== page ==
All MCUs with an SPI interface can easily connect NOR flash memory. NOR flash devices, such as Cypress's S25FL256L, provide the SPI with multiple I/O read-in options that support double data rate (DDR) and four times the peripheral interface (QPI) connections. Multiple flash memories can be connected on the same bus and individually accessed using Chip Select (CS) signals.

NOR flash interface to four-channel SPI--How to Choose the Right Non-volatile Memory for Automotive Systems

Figure 4: NOR flash interface to four-channel SPI (source: Cypress)

Figure 4 shows the hardware connection between the MCU and the NOR flash. The MCU can use low-level driver (LLD) software to read, program, and erase the NOR flash. The optimized design architecture effectively speeds up the access time and speeds up the program. At the same time, the internal technology used by NOR Flash determines the memory density. The NOR flash memory uses conventional floating gate technology. On the conductive layer, each memory cell can store one data bit. Based on the NOR flash memory built with MirrorBit technology insulation, each memory cell can store 2 data bits, providing a lower cost 256 Mb or greater density memory structure.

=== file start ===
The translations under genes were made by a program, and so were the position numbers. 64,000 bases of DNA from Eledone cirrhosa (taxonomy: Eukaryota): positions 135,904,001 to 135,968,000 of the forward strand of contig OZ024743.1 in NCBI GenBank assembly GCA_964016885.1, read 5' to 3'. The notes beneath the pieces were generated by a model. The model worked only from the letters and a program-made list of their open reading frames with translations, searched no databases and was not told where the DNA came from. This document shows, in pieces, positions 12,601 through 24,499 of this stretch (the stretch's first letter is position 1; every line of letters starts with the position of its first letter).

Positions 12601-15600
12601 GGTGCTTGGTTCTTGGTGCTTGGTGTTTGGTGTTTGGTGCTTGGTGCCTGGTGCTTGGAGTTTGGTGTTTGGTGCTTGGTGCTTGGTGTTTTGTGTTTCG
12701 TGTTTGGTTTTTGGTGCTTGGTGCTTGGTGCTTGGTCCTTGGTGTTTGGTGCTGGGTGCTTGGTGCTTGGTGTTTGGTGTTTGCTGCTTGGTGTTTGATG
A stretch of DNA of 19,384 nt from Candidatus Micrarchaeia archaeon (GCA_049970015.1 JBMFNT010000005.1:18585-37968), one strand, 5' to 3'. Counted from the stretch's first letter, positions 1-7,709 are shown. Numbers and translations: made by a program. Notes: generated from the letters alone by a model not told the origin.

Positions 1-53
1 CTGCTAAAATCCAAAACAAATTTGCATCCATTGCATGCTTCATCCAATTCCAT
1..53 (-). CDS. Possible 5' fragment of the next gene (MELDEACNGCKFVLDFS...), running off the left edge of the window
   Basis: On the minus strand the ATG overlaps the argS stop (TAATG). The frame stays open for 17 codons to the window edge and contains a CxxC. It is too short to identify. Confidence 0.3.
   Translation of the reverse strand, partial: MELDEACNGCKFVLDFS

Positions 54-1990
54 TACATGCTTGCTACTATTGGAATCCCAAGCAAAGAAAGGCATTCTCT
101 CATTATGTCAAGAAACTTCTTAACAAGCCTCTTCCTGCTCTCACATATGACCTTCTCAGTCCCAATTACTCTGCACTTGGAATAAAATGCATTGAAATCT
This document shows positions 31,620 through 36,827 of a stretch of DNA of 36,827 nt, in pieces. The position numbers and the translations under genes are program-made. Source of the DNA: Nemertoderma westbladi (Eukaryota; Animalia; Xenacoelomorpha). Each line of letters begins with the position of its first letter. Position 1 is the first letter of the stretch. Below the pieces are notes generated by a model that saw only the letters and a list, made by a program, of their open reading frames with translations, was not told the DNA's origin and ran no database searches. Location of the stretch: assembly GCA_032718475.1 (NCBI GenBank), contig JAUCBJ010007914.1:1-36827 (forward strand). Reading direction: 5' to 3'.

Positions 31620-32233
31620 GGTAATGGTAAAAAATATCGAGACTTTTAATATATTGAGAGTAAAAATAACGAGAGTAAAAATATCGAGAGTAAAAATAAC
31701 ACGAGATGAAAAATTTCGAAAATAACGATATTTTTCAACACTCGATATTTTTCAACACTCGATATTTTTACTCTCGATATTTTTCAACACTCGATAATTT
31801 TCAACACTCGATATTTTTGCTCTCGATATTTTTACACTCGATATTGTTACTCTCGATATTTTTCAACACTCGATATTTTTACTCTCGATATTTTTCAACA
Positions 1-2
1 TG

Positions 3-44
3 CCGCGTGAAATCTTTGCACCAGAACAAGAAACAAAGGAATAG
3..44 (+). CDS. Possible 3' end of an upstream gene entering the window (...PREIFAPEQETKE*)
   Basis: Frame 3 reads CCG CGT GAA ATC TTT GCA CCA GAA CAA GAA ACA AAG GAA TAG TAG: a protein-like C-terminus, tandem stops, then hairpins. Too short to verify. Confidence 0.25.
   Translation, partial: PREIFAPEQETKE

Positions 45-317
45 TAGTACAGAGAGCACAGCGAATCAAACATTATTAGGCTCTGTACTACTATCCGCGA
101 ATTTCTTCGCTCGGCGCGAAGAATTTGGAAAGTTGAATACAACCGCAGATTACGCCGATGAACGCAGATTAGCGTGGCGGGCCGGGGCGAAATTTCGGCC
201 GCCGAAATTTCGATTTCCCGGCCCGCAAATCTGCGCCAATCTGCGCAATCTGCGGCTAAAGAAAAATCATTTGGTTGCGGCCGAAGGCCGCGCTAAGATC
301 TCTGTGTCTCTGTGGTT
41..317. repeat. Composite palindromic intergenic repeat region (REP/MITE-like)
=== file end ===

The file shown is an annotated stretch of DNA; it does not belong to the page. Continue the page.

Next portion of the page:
FRAM memory interface to the SPI--How to Choose the Right Non-volatile Memory for Automotive Systems

Figure 5: FRAM memory interface to the SPI (Source: Cypress)

Figure 5 shows how to use a simple SPI interface to access FRAM. The SPI interface is the ideal choice for microcontroller-based systems that require high-speed serial data rates. Serial data throughput is related to the serial clock frequency. The serial FRAM clock frequency can be as high as 40 Mhz. Microcontrollers without a dedicated SPI port can implement “bit bang” via GPIO (via GPIO pins to simulate serial communication with software).